Good leaders in the field of business possess a variation of strengths and weaknesses. Attitudes and skills that serve as drawbacks to some can become the boon in another leader’s career. But there are strong and distinct characteristics that all great leaders have in common and exhibit early on.
So if you’re working towards getting an MBA at one of the most competitive institutions, it’s important that you market yourself in the right manner. With that in mind, here are the most important traits you should look at developing and make it your mission to show them you possess:
Ideas drive businesses forward, and they come from everywhere—and everyone—in a company. Business Insider suggests that the desire to contribute ideas along with the ability to communicate them are fundamental to long-term success. The vigor with which anybody develops new approaches has to match with their willingness to put these forward, regardless of the risk of rejection or competition. Any aspiring student would definitely increase their chances of admission to an MBA program if they can demonstrate this crucial, but often overlooked, trait.
2. Effective leadership
The biggest contribution that business schools strive to make in society is the development of strong and effective leaders. Thus, in the application process, it’s important that an aspiring MBA student exhibits the fact they already possess good leader skills. However, whether or not an applicant has held a significant leadership role in the past, it remains a huge challenge to communicate great leadership via an application form.
So, rather than focusing largely on one’s career highlights to build a compelling story, it would help an applicant to dig deep into the details of their actual experiences. Menlo Coaching discussed leadership in a blog post stating that the process should be about discovering what really makes an applicant a strong leader or at the very least unearthing their potential as a future mentor.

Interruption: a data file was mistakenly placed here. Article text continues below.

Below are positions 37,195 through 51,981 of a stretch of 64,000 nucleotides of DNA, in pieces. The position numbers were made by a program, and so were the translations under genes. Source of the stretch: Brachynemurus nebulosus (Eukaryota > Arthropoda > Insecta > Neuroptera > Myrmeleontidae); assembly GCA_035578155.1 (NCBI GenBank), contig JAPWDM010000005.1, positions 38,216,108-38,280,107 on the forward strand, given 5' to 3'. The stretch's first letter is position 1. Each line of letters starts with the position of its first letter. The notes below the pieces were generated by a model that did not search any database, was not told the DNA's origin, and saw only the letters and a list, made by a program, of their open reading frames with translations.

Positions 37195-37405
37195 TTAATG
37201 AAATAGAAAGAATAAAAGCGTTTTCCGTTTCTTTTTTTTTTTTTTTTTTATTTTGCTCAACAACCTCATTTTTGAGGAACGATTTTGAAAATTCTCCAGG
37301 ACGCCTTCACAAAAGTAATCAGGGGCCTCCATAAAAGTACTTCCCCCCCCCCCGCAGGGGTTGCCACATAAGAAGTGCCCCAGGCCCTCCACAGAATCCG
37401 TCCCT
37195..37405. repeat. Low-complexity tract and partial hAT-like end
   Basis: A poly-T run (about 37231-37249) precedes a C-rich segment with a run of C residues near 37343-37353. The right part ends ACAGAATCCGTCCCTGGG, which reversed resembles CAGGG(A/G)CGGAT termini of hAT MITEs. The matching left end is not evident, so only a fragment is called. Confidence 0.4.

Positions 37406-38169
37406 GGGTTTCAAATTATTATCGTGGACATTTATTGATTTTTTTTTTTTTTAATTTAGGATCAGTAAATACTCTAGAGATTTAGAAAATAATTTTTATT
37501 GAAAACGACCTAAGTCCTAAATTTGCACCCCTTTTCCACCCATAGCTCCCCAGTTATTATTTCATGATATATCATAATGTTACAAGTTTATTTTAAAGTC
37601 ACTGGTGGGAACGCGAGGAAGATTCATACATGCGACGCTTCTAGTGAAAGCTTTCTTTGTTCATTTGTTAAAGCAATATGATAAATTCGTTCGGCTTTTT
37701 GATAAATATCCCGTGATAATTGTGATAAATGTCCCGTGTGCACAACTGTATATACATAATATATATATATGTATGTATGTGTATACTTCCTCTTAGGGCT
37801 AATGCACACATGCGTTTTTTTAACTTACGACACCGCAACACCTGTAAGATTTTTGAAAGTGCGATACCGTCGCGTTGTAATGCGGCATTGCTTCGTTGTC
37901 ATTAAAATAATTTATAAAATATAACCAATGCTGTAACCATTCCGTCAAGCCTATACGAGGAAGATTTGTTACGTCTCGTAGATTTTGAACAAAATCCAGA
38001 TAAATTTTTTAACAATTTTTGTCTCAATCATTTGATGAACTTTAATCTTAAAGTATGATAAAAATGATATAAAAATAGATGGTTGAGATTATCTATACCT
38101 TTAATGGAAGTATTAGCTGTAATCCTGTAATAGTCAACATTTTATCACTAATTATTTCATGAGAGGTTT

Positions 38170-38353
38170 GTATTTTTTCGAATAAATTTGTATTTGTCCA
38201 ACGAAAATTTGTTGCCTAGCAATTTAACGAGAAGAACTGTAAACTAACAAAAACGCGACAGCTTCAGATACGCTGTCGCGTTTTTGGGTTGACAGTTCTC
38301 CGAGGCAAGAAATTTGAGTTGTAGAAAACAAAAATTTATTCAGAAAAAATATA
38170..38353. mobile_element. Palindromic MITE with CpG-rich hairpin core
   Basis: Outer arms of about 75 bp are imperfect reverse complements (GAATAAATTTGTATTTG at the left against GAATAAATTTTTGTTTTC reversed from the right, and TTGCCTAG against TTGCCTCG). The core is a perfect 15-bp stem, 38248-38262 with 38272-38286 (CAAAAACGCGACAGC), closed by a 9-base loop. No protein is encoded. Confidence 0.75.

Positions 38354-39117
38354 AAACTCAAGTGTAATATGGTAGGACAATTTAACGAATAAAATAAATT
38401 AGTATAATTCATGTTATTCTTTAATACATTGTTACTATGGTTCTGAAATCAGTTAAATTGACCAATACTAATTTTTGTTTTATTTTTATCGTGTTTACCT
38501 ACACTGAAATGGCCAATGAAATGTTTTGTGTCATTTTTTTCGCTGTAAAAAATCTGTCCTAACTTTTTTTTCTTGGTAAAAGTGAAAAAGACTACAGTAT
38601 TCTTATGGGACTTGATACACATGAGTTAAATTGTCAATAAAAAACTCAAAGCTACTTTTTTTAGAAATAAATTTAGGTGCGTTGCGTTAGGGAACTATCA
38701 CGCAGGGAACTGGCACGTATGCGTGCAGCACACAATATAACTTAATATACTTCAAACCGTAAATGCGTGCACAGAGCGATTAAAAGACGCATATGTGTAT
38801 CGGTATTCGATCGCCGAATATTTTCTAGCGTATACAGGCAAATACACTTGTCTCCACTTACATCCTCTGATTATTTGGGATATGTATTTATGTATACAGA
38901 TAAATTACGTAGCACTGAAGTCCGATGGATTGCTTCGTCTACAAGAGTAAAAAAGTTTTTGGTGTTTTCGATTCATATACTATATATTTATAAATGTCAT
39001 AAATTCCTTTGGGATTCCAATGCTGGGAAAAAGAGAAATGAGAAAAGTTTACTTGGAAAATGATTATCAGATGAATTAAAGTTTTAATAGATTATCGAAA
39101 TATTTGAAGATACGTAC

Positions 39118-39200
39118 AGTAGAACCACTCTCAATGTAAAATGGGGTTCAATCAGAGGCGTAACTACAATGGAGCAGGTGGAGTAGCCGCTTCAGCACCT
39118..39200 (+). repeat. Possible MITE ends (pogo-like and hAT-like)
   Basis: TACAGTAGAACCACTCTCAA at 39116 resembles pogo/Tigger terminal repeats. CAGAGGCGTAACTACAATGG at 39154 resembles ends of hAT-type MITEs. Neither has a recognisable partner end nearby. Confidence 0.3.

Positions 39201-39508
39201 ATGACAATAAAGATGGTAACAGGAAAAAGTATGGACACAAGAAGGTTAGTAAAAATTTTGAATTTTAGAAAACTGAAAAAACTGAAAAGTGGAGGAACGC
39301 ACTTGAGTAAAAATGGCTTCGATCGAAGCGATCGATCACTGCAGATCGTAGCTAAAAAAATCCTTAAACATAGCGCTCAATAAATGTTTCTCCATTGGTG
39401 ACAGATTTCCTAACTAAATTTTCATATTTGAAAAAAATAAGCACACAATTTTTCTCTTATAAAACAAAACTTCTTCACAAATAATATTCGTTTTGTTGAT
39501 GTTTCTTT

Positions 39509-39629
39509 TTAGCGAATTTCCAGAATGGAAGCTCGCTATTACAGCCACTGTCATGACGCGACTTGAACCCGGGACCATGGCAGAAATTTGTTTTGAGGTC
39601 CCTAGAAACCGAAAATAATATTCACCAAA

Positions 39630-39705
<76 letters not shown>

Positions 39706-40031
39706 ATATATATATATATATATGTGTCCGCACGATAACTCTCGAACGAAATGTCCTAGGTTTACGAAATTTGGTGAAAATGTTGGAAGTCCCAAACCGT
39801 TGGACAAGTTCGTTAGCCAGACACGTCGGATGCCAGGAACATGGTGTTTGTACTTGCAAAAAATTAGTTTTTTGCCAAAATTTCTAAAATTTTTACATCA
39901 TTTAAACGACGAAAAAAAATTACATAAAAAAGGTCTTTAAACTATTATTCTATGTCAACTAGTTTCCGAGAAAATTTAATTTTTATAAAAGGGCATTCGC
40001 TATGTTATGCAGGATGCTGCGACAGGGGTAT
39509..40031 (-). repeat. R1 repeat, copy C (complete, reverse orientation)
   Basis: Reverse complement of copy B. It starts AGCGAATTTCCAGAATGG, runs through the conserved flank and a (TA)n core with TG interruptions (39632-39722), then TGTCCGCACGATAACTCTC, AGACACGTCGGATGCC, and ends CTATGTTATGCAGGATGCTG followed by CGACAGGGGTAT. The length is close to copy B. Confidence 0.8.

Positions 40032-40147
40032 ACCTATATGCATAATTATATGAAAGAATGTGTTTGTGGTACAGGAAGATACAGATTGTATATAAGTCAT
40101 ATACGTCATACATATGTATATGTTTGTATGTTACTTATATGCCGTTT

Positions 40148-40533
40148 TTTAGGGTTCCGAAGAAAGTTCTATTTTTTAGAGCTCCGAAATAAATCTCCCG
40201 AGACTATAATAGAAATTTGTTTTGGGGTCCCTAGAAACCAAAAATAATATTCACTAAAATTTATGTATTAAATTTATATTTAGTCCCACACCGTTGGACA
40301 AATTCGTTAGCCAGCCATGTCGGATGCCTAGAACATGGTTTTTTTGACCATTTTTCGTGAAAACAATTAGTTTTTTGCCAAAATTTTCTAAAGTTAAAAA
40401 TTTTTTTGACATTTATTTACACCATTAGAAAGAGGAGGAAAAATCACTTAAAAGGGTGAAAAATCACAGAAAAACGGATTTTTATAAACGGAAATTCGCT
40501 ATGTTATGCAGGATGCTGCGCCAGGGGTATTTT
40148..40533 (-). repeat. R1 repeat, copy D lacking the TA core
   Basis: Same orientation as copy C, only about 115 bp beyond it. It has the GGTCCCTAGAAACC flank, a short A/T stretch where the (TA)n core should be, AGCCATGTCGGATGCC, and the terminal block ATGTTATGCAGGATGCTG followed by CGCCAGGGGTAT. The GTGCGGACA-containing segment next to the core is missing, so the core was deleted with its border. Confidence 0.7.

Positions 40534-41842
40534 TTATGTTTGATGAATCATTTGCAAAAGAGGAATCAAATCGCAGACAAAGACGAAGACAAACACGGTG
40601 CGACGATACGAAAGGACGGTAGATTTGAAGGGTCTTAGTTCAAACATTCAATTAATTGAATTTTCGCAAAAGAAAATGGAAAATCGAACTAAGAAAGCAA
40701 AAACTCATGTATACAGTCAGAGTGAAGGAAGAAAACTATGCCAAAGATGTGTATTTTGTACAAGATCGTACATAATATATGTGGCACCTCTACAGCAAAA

This is one trait that everybody claims to have. But while it’s easy to think that one has the patience and drive to pursue their most difficult career goals, the only way this ever really comes across is in how well they are able to articulate it. After all, a post by George Mason University suggests the only way they can be sure of possessing this trait is by putting into concise terms their several reasons for wanting, and going after, what they really want—their current limitations notwithstanding.
Once they’re able to articulate these eloquently—beginning with themselves—they become tangible. Convincing their mentors then becomes more of a task to tick and much less of a challenge.
While this is probably the trait that’s most difficult to measure, it can and does manifest clearly early on in the application process, something more perceptible to panelists than one would imagine. It is apparent in the confidence with which an applicant puts his strongest suit forward, with minimum hesitation and while demonstrating how they can take maximum advantage of major challenges in their career so far. An article by Amy Mitson reveals that maturity is clearly found in their awareness of, and ability to focus on, what they can control. Indeed, it is a trait that’s just as essential in the MBA application process as it is in leadership roles in business where one has to deal with any task at hand carrying the unique and vicious mix of their previous achievements, along with the shortcomings that they have had to overcome.